- A pricing model that scales with our success and allows for spikey traffic.
- A stable interface. If you want to change something make it backwards compatable or give us notice of change.
- Have a status page similar to status.io that is accurately updated.
- Respond to support requests in hours not days.
- Use webhooks rather than emails to announce outages, maintenance windows and upgrades.
- We need to use an api to deploy or configure your service.
- We need an api to reconcile any billing transactions with payments.
- We will have multiple environments (qa, perf, staging, live) and only expect full price and support on live and perf.
Month: September 2016
Why don’t cloud service providers like Accountants?
Recently I have been working on a data warehouse project that is trying to extract billing and payment information from a range of cloud services. In all cases it seems that the data needed by the accountants has not been given the care that it needs.
The industry practice seems to be log into a portal and download a spreadsheet of data that may be accurate or timely. Any api’s exposing this data seem to only work on a per order basis – which means that an attempt to keep a database upto date could require geometrically increasing processing times (you need to check each order for changes to a transaction). These api’s tend to be heavily restricted on the volume of data per call (hundreds of transactions per call) combine this with a frequently undocumented rate limit make catching up historical data difficult at best.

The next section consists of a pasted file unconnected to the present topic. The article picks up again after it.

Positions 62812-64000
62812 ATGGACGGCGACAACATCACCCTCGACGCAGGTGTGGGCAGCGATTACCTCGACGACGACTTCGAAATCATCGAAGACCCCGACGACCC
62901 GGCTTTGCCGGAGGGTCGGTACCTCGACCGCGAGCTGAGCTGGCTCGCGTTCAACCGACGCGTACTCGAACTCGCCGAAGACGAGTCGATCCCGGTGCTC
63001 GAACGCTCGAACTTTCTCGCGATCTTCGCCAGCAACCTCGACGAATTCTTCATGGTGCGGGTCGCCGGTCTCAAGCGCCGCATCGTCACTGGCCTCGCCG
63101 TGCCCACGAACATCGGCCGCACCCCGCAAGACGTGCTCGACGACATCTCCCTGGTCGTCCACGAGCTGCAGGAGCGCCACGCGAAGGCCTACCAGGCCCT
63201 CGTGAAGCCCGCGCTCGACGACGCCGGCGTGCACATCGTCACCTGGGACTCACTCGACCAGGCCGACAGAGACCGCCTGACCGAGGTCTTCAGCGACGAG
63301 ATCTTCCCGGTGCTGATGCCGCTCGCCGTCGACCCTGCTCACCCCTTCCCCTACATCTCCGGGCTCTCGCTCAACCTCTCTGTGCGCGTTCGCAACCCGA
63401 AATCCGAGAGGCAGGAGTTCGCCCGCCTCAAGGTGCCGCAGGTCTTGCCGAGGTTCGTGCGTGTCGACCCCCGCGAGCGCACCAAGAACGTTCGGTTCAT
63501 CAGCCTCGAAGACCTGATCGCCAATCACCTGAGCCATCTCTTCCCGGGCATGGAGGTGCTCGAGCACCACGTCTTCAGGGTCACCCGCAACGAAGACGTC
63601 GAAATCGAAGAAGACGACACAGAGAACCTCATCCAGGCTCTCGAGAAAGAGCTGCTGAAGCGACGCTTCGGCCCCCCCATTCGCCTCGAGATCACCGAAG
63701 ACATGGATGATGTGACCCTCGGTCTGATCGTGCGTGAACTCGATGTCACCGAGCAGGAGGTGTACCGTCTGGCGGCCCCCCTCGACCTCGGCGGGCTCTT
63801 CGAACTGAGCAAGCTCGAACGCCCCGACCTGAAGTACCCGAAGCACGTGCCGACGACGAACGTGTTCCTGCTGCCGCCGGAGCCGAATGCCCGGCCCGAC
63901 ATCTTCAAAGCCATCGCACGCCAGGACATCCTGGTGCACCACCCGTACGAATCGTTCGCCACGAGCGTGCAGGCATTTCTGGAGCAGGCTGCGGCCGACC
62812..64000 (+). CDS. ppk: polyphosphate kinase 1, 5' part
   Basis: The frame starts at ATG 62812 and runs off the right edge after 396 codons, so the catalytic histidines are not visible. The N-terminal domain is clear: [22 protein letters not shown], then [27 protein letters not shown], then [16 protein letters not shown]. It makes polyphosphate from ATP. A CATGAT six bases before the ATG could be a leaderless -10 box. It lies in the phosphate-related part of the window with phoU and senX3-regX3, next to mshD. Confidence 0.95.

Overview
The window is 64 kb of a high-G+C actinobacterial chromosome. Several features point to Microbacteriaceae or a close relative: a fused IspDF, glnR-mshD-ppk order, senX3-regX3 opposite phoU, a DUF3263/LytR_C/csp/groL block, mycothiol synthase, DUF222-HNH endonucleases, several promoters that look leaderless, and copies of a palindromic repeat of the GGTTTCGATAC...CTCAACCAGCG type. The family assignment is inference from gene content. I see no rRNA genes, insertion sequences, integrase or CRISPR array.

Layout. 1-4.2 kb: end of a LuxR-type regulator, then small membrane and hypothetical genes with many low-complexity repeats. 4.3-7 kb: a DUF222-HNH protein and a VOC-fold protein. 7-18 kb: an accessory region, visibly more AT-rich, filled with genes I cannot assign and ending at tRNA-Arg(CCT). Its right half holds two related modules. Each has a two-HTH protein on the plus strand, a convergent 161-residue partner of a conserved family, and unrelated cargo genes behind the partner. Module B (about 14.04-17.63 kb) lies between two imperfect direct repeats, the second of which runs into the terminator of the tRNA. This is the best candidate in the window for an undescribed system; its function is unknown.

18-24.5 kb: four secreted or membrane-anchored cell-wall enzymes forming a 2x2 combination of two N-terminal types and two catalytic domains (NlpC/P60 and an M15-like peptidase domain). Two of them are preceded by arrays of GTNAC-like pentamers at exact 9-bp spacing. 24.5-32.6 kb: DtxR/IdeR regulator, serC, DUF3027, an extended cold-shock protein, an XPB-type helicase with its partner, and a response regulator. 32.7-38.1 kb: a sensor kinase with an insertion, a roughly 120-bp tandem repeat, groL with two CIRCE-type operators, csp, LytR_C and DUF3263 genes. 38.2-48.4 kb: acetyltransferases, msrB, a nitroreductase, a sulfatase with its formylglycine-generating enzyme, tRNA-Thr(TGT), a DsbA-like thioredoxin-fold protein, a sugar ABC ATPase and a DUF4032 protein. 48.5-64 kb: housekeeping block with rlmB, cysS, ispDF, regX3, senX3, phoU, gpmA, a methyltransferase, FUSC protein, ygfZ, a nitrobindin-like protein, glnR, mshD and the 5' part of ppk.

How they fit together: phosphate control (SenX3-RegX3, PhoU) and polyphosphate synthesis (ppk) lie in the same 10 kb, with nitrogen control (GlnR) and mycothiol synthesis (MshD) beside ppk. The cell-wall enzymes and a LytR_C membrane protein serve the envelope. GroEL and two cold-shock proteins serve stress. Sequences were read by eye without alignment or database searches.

If you are providing services that accountants need think about providing an api that makes reconciliation easy. Reconciliation is important especially if you want to get your tax calculations right.
NPM – Not a Package Manager
I am getting increasingly frustrated with the quality of the packages in NPM.
Is seems that it’s ok to randomly change code and leave things in a broken state (or at least have a stack of errors for simple usage.